." The ultimate goal of this is not Truth, but Usefulness. If a hypothesis is good enough that it explains everything we observe that is related to it, and gives us a chance to predict the outcome in advance of observations not yet made, it is extremely Useful. Whether or not it is True is irrelevant. This is actually the real problem with Creationism - its backers claim it is True, which scientists deem meaningless. The scientists look at it and ask, "Is it Useful?" and the answer is a resounding "NO" because it has no capacity for prediction in it (or if it does make predictions, they are universally found to be incorrect). It is a "God did it" theory, which holds no water in science.
This approach to acquiring knowledge, for whatever philosophical problems you may have with it, has proved to be extremely powerful. It is based on the philosophy that the Universe is inherently understandable - that Nature is not capricious, it is regular, repeatable, and orderly. That if human beings ask the right questions in the right way, we can get the answer to virtually any riddle the Universe poses. In over 400 years it has proved itself time and again as a reliable way to solve some of the knottiest problems the physical world has thrown at us.
Science does, however, have its limits. The old credo is, "If it can't be measured, it's not Science" (which is basically true). We all know there are scores of phenomena that cannot be quantified, and probably never will be. These are inherently beyond the scope of science - they are in the realm of the philosophers and theologians. Science has nothing to say about the existence of God - He is beyond measurement and cannot be quantified. Science will never be able to prove or disprove His existence. A good scientist knows where the line is where the evidence stops and speculation begins.
Religion, too, has its limitations. In the Middle Ages, the teachings of Aristotle were incorporated into Church doctrine. This produced a huge number of decrees about how the Church said the world worked - like sailing south of the Equator would make your boat burst into flames. That flat things float and round things sink, regardless of density. That the Universe is composed of concentric crystalline spheres which turn on their axes daily. Galileo Gallilei was the first to bear the Church's wrath for declaring that many of these "official teachings" were nonsense. With time, the Church learned to avoid weaving tangled webs of theology that made firm pronouncements about how the world was based strictly on their own reasoning. Empirical observation beat them every time. So religion's role is to help us explain the unexplainable, to help us grasp the supernatural, and to keep us aware of a power greater than all of us.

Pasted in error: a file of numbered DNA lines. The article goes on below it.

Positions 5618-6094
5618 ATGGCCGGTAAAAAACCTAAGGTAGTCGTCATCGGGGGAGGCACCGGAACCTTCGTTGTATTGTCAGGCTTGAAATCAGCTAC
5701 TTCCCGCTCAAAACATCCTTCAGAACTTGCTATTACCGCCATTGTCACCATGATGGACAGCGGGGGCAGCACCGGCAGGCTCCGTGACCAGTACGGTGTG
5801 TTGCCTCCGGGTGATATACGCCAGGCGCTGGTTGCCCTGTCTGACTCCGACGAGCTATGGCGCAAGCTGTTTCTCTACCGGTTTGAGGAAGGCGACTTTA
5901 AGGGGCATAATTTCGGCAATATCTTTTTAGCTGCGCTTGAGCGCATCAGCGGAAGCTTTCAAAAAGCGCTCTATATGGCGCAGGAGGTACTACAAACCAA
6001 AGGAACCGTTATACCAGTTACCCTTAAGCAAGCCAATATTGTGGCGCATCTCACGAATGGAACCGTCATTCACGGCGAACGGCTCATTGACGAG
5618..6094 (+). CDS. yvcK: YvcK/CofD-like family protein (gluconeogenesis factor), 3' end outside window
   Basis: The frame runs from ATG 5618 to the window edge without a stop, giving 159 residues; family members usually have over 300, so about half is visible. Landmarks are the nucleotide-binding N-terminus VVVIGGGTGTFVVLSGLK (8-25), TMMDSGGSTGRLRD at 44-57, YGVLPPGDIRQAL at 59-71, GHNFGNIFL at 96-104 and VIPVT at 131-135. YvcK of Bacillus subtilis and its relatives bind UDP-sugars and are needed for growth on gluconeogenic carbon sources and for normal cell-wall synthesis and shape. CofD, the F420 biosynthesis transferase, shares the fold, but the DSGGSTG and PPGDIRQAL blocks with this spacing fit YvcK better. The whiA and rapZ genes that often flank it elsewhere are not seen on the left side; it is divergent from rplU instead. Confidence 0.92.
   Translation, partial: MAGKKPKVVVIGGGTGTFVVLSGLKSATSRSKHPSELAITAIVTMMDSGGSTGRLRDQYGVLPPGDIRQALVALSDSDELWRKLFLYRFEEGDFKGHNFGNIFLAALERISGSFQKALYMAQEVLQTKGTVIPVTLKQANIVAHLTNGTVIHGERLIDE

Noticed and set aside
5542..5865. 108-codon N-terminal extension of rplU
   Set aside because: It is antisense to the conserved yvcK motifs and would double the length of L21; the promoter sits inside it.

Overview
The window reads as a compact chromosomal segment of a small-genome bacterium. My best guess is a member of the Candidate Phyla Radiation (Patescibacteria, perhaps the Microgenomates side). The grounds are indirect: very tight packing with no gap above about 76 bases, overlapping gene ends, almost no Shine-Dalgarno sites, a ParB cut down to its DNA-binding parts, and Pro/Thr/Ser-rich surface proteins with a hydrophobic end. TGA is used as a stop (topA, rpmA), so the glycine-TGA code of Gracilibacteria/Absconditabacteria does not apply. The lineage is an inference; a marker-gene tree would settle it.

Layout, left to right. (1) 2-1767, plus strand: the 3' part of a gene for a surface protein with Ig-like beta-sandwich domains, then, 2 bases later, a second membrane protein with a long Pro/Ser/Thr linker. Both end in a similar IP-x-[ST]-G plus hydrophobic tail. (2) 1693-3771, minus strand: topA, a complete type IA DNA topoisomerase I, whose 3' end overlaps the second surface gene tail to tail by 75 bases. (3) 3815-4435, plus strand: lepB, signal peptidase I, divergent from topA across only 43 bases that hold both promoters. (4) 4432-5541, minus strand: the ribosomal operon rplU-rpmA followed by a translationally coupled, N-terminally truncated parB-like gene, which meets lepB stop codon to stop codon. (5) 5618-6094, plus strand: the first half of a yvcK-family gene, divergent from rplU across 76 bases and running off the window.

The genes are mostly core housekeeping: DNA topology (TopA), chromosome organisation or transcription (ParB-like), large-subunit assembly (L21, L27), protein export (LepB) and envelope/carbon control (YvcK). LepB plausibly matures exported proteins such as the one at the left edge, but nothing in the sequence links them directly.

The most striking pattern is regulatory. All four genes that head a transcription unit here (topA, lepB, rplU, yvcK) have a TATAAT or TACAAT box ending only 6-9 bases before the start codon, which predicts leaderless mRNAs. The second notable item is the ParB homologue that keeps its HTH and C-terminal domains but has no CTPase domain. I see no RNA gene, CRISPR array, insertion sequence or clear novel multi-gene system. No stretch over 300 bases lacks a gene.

Thus, religion and science are not diametrically opposed to each other. They are actually complementary. Each provides a valuable method of understanding the world as we experience it - both natural and supernatural. As long as each sticks to its own domain, they are like the two wings of a great bird, supporting us between them. It is only when Science starts trying to dictate about the Supernatural world or Religion starts trying to dictate about the Natural world, that they get into conflict.
Well, this has probably done nothing to soothe anybody, but hey - the Mac rumor mill is as dry as the Sahara (Sahara? did somebody mention that new IBM G3?
) so arguing over theology is probably the next best thing.
[ 03-14-2002: Message edited by: TJM ]</p>